Lesslie Newbigin, Foolishness to the Greeks, Chapter 2
What are the essential features of the West as a culture? Newbigin points first to The Enlightenment, an exciting time in which “the iron grip of dogma” gave way to “the joy and excitement of those who have seen the day dawn over a dark world” (p. 23). Central to the Enlightenment was faith in human reason to gain mastery of nature through science and mathematics.
Newton’s natural laws supplanted Aquinas’s focus on divine purpose. Man’s purpose was no longer understood as being to glorify God forever but rather to pursue happiness in the here and now. Nature and nation-states supplanted God as the primary powers over Man. Faith in reason led to new social trends: the division of labor, the rise of market economies, the dichotomy between one’s private and public world, and the growth of cities (p. 32).
I would have liked to see Newbigin address in this chapter not only what he means by the “Enlightenment” but also what he means by the reference he made to “Post-Enlightenment” culture in chapter 1. I suspect his answer would be that “post” refers to the fact that the West’s confidence in reason has been cracked by the travesties of two World Wars as well as the emergence of totalitarian regimes such as Hitler’s Germany and Stalin’s Russia. We are therefore left with the structures of reason crumbling under a foundation of reason that has been found wanting. To speak of Enlightenment / Post-Enlightenment might therefore be roughly synonymous to speaking of modernity and post-modernity.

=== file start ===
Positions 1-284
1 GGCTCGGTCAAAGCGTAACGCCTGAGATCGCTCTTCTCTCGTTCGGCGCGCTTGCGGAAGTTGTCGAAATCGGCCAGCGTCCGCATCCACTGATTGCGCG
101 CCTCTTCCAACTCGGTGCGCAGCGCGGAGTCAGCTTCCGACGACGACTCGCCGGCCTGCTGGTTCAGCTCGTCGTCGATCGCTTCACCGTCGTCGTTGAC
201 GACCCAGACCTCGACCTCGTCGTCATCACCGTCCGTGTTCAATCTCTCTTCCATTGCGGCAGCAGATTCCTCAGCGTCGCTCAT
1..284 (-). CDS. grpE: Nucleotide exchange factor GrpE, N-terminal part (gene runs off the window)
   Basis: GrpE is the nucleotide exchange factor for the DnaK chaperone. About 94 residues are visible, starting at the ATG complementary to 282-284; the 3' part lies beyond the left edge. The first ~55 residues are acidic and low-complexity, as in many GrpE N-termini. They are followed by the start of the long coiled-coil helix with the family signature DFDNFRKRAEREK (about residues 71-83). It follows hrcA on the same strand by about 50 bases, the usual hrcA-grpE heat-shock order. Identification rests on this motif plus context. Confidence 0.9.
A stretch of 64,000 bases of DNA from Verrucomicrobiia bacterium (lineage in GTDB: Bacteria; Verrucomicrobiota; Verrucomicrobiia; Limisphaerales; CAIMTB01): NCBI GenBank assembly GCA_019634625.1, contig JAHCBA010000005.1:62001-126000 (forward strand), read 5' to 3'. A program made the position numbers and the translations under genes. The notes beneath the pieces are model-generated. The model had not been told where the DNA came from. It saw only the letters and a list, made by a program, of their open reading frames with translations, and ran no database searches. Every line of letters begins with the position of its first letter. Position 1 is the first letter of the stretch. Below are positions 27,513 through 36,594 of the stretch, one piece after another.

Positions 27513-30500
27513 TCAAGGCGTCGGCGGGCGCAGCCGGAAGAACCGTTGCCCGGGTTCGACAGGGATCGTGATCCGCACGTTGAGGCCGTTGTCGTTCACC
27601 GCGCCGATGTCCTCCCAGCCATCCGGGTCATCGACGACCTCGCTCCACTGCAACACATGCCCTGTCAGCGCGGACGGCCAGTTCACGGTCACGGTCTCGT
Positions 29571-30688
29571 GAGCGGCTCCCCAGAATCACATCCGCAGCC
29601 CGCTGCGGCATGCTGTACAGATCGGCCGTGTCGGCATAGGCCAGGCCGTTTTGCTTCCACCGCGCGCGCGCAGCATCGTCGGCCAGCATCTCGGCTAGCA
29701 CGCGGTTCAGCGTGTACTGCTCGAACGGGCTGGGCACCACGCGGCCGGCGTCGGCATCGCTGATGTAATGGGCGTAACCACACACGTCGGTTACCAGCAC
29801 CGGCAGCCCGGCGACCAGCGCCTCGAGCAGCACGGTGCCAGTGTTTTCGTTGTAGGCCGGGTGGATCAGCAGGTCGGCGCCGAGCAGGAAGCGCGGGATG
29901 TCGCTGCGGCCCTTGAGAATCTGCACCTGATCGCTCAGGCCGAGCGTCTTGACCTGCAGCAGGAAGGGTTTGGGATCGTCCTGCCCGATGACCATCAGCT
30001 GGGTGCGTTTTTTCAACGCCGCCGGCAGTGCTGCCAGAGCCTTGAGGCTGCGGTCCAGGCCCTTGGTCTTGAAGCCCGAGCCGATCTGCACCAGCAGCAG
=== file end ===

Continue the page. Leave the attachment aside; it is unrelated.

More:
Newbigin closes this chapter with an important thought. The task of someone attempting to represent the gospel is not to explain the gospel in terms of the prevailing culture but rather to explain the prevailing culture in terms of the gospel.
What do you see as the central features of contemporary Western culture? What are the primary felt needs of people living within this culture?